Describing the Sacred Liturgy to a non-Catholic

When my Wife and I were dating (at the time, she attended Grace Brethren Church and God had just led me back to my Catholic Faith), she reluctantly agreed to attend Church with me, which sparked a bunch of questions: “So, why do you dip your fingers in the Holy Water when you enter/leave the Church? Why do you sit-stand-kneel-stand-kneel-sit-stand so much?”

When you learn the why’s of what we do in the Sacred Liturgy, it is all very purposeful and you see the beauty of what we do at the Liturgy (or “Mass” as it is commonly referred) and what God is doing in us.

Fun Fact: the term Liturgy comes from the Greek word “leitourgia” which literally translates to “work of the people” or “service.” Ever wonder why Protestants call Sunday Worship Service?

I call or e-mail my Grandma the first of each month, but when I go visit her in person, it is very special.

Yes, God is all around us at all times, and we can sense God’s presence in nature, but there is something special about spending time with our Lord in Adoration, in Prayer, in His Word, and Sacramentally. Jesus wants to have a relationship with us!

In The Holy Mass, we are receiving Jesus in a special way and we are intimately offering Him ourselves.

The Mass is centered on Christ.

The first half, we are focused on God’s Word. Did you know that as Catholic Christians attending Sunday Mass, we hear over 7,000 verses of the Bible per yea—and that’s just counting the first, second, and Gospel readings! And if you attend daily Mass, you will hear 71.5% of the New Testament and 13.5% of the Old Testament within a three-year cycle.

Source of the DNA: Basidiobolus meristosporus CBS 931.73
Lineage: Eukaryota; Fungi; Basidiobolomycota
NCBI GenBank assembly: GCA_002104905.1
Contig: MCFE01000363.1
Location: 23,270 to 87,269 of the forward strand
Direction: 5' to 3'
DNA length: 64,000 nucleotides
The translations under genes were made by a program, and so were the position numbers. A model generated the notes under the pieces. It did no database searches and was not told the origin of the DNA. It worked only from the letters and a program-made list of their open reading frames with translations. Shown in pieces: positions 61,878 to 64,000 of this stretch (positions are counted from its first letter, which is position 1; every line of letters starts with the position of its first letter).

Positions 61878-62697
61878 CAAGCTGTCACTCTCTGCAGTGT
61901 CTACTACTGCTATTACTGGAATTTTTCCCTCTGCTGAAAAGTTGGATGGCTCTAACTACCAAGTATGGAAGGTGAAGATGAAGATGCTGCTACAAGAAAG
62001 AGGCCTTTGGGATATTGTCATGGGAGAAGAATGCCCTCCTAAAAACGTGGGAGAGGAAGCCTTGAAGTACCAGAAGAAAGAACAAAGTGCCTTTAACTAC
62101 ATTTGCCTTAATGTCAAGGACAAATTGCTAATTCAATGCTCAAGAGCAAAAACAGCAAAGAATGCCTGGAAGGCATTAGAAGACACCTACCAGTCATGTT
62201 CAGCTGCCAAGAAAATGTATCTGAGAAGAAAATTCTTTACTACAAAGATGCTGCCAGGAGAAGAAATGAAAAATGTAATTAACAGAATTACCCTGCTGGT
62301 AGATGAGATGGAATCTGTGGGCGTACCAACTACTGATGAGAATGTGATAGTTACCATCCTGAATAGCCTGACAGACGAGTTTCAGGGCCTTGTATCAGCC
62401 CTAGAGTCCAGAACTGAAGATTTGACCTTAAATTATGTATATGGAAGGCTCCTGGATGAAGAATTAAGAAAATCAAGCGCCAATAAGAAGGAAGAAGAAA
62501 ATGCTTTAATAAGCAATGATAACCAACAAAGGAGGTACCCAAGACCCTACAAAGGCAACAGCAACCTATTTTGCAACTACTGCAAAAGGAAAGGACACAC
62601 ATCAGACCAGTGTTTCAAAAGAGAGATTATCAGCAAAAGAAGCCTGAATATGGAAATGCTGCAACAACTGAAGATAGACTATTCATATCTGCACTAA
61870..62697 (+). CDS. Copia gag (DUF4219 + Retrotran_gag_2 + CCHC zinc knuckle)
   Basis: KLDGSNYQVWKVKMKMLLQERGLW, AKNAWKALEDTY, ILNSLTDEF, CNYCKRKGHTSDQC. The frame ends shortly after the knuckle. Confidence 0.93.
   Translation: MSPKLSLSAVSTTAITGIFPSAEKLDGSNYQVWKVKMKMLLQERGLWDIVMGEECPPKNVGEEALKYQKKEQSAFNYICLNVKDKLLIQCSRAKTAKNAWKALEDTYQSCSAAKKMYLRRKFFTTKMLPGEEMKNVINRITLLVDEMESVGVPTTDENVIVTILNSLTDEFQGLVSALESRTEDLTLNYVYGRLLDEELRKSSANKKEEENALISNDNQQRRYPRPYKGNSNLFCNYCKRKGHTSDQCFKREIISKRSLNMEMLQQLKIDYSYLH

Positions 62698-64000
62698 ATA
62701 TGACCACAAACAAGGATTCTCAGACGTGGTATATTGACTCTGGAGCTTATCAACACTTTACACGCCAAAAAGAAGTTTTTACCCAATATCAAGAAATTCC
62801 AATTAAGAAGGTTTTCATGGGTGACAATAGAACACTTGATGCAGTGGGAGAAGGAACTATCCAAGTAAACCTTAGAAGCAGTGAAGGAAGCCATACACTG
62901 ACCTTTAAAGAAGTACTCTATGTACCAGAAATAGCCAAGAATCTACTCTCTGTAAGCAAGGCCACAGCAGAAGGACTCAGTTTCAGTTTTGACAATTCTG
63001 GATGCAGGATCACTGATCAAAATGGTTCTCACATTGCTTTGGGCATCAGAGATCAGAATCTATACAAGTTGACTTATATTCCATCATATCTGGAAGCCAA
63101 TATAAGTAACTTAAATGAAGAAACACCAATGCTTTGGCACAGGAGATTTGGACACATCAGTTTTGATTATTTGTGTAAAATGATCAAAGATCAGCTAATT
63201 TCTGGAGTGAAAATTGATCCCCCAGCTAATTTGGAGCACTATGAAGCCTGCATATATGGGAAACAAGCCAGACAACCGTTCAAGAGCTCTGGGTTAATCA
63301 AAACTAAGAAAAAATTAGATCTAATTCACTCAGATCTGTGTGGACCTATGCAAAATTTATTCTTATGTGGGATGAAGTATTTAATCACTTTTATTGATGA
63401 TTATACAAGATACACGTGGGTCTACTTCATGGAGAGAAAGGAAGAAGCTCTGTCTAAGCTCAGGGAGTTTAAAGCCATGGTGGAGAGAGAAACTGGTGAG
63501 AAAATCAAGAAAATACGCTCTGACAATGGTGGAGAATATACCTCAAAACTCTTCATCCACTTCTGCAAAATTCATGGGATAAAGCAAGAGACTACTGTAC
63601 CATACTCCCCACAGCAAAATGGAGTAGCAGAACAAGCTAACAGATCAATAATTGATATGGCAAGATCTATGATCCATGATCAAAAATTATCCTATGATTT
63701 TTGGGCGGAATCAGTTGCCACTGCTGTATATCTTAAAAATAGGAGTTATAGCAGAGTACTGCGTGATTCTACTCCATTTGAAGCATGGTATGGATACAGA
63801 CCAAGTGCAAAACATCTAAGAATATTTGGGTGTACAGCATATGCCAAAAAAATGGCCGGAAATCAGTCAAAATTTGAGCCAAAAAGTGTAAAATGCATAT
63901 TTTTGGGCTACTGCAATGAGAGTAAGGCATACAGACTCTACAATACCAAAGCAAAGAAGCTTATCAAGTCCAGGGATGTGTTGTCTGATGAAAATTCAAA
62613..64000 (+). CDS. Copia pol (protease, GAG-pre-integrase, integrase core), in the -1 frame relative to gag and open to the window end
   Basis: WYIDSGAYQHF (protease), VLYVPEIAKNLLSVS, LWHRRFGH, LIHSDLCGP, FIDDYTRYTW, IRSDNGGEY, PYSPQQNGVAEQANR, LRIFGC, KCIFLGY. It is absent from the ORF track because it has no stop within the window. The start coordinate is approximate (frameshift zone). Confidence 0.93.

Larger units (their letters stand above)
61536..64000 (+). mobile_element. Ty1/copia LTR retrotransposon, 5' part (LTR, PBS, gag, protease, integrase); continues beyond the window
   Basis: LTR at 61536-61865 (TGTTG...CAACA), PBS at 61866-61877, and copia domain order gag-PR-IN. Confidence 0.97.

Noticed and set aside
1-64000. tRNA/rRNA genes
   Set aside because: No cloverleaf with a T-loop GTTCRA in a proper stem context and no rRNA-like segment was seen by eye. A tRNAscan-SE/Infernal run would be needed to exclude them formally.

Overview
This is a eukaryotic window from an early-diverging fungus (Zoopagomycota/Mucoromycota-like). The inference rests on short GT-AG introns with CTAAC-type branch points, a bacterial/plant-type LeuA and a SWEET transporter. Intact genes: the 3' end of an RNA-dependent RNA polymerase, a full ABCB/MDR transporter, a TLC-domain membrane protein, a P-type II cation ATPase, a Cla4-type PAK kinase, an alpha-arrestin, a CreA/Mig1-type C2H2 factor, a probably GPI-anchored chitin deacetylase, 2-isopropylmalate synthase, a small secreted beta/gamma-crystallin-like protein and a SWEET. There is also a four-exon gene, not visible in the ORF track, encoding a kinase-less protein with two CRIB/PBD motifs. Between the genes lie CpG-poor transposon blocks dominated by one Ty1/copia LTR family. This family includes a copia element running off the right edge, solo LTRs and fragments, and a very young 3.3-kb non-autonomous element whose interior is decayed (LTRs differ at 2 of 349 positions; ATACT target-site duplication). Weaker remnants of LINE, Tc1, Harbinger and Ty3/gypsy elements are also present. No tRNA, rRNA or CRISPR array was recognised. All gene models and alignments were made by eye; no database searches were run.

In addition to hearing the Word of God proclaimed, we are encouraged to read our Bibles. Both Christ and Scripture are given “for the sake of [our] salvation” (Dei Verbum, 11).

St. Jerome said “Ignorance of Scripture is ignorance of Christ.” You can’t understand one without the other.

The second half of the Mass is all about Christ’s gift of His body, blood, soul & divinity—The Eucharist, which means “thanksgiving.”

Christ has a covenantal relationship with His bride, the church. As a husband and a wife are intimate and life can come from their embrace, so too can spiritual life (John 6:58) come from this intimate gift of Christ’s body and blood to us. For this gift is “true food and true drink” (John 6:55). Which is also why individuals whom are outside of this covenantal relationship should not receive Holy Communion. A spouse should not be intimate with someone outside of his/her covenantal bond either. If someone within the conventual relationship strays or does something to wound the relationship, he/she must reconcile before partaking in a covenantal act, otherwise they are doing so unworthily (1 Corinthians 11:27-30). But, we are getting ahead of ourselves.

Let’s go back and talk about what you will see when you attend a Catholic Church.

When you walk into most Catholic Christian Churches you will first notice (more so in the past) that the doors are always open (symbolizing that Jesus is always available). When I was a kid, you could walk into any Catholic Church day or night to Pray (removed from worldly distractions). Sadly, because of vandalism and hostility, many Catholic Churches now lock their doors and have installed cameras.